......Or, I like to think that my book reading actually does make my brain more bigger sometimes.
I haven't watched Dinesh D'Souza's '2016: Obama's America' and have no intention of doing so. My own bias does lead me to assume that it probably sucks, true that. Yet it is also true that I have never paid cash money to watch any political documentary friend or foe. I am a somewhat strongly political person and have voted in every election large or small since I turned eighteen. Still I think there's something to be said for leaving to Caesar what is Caesar's and leaving to Friday night what is Friday night's. Some think differently. D'souza's '2016' is right now the second highest-grossing political documentary of all time. To judge by poll numbers its popularity is, as with every political documentary, near entirely a matter of preaching to the choir. I'm sure the man worked hard and I won't begrudge his money.
D'Souza is famous for arguing that President Obama is consciously trying to destroy True American Values out of an anti-colonial malice inherited from his father. His film, as far as I am able to tell from summaries, seems to be his latest extension of that argument. Many critics have read the "anti-colonial" charge to mean "anti-White". An interpretation which strikes me as not just correct but pretty damned obvious. At any rate it does raise the obvious question of why being anti-colonial should be considered bad in the United States of Fuck The King. Or why the brown-skinned son of a colonial assault victim would consider being wither anti-colonial or anti-White as anything less than something to be.
In this matter it may help to know something about D'Souza's particular heritage. Wikipedia lists the man's ethnicity as 'Indian'. But of course India is a near parallel to Europe in terms of overall population and ethnic variety. It just happens to be under a single flag at the moment is all. The specific ancestry of Dinesh D'Souza is Goan Catholic, a subset of the Konkani people who were converted by the Portuguese in or around in the sixteenth century. I personally learned about this folk from reading Tony d'souza's novel 'The Konkans'; told through the eyes of the older son of a White Yankee mother and Konkan father who immerses himself fully into the striving and prejudice of 1970's America; constantly pressured by a family history of privilege to do even better. It's one of the better newish books I've read lately and chock full of Chicago porn for those of us who love that town. It has my highest recommendation.
In real life, Catholic Konkans are one group of Brown people who have genuinely benefited from White colonialism. The people who are sometimes described as 'the Jews of India' enjoyed a tremendous boost in social status under European sovereignty. Going from suspect minority to go-to enforcers, administrators, essential economic middlemen. If I were to hazard to guess the soul of a stranger I would say that this is where Dinesh D'Souza is coming from. A culture where White hegemony is firmly entrenched is one where his own historically elevated status is also firmly entrenched.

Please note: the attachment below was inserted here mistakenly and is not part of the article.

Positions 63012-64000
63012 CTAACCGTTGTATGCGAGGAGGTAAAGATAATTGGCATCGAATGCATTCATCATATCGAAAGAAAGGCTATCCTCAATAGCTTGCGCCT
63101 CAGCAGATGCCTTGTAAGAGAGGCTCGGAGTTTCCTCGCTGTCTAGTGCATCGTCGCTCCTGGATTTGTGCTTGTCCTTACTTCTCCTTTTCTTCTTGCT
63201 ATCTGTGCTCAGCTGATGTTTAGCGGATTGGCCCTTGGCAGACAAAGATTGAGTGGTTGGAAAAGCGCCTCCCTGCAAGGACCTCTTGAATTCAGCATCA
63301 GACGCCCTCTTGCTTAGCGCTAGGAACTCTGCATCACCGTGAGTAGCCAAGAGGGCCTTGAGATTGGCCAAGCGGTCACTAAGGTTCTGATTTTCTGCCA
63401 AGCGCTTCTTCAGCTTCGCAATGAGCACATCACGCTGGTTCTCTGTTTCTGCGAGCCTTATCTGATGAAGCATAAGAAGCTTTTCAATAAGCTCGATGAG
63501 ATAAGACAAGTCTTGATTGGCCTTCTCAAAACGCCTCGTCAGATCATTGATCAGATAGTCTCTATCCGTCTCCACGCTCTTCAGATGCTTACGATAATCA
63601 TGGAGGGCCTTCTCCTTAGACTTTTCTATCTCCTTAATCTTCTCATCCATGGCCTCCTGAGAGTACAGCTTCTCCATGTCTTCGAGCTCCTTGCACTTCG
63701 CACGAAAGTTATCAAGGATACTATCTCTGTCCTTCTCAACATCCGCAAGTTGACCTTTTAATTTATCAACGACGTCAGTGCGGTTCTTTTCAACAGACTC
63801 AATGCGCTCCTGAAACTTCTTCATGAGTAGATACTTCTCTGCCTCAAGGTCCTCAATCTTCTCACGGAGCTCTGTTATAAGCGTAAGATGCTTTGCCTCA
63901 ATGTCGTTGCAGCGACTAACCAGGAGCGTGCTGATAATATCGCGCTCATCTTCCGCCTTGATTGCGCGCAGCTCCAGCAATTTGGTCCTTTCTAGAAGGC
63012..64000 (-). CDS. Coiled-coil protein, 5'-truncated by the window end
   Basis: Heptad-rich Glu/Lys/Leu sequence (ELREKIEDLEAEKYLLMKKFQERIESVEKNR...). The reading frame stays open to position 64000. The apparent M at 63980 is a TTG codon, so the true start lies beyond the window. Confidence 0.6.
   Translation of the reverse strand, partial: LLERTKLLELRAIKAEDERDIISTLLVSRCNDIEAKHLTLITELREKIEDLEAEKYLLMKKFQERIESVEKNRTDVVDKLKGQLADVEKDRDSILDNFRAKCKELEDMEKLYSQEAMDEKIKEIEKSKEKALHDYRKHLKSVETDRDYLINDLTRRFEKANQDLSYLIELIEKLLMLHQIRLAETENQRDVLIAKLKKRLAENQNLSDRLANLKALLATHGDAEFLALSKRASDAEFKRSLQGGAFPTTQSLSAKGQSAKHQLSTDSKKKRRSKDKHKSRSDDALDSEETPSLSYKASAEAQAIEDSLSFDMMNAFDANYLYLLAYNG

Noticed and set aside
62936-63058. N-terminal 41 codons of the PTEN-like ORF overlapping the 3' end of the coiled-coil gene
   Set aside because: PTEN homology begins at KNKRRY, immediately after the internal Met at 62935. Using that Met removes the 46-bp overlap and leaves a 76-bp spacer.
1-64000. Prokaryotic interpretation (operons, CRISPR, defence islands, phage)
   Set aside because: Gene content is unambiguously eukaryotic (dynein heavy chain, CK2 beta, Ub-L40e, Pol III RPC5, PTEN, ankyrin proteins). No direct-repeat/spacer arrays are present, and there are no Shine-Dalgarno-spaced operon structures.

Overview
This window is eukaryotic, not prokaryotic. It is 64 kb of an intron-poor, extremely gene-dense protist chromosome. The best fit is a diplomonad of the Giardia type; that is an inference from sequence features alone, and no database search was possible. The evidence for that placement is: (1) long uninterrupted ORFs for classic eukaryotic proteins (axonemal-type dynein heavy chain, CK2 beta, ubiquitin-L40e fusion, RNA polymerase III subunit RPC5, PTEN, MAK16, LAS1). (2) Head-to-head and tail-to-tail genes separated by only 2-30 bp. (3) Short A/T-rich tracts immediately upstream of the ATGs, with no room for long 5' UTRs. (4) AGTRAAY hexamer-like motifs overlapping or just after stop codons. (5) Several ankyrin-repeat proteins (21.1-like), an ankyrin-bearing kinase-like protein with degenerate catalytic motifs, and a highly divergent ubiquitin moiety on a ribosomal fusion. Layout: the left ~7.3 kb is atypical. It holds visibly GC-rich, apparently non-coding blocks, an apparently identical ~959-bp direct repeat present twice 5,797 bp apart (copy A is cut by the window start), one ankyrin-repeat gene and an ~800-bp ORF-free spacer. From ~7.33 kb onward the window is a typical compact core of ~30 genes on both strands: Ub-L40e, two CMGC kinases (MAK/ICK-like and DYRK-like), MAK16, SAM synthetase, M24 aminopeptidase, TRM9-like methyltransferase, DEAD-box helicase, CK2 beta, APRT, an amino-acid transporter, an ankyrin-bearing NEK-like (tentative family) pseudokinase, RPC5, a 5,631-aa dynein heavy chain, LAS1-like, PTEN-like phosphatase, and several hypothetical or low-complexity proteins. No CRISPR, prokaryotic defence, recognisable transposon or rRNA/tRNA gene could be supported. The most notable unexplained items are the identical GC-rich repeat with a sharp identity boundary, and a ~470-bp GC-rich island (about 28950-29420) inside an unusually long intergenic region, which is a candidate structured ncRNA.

In saying this I certainly do not mean to argue from the left that ancestry is destiny. Rather I find the heritage of D'Souza and the Konkans to be similar in many ways to my own. I am what would have been called a 'White Ethnic' fifty years ago; Catholic, (at least by ancestry) and East European. Off-White but not quite. Today we have achieved the hollowed status of simply being White, culturally and genetically blended into the old WASP mainstream over time. Today our collective self-esteem is almost wholly based upon the prestige of being American, and unfortunately the fear of seeing this prestige diluted among strangers has led some of us, (some of my own closest blood relations in fact) to become as racist as those treasonous waterheads in the KKK; betraying our ancestors with every epithet thrown against those who walk their path.
I personally believe very strongly in a moral imperative to accept every new group of compatriots into our family without reservation, if you'll allow me to gush. Still it is true that every acceptance of someone new into the American family must invariably come at the cost of someone else's sense of specialness. There is a strong desire among those of us in normalized classes to believe that the eternal glory of the polio vaccine Constitution and the moon landing belongs to ourselves and ourselves alone. It is a despicable desire to be sure; but one based on basic human needs, however twisted; one that has to be dealt with with something that at least looks like empathy in order to be changed.
Which isn't to say that Dinesh D'Souza, entitled to human regard as he certainly is, shouldn't be regarded as a full-of-shit hack, because this is is basic honesty. He has written that "Being a conservative in America means conserving the principles of the American Revolution. " which brings us back to the old point that the American Revolution was; pretty damned anti-colonial, among other things. More to the point his rhetorical cash cow of Pres. Obama being distinctly unAmerican and "anti-colonial" is such obvious nonsense as to force me to question D'Souzas conscious honesty. Everything about the manner and bearing of Barrack Obama the man is the virtual screaming prototype of upper-class Yankee Protestant; with all the vestigial Anglo flavoring that comes with that. Save for the Black he is precisely the same sort of man, mind, and culture that has always populated our ruling class and I don't think it's too far to say that this is rightfully obvious to anyone not blinded by the Black.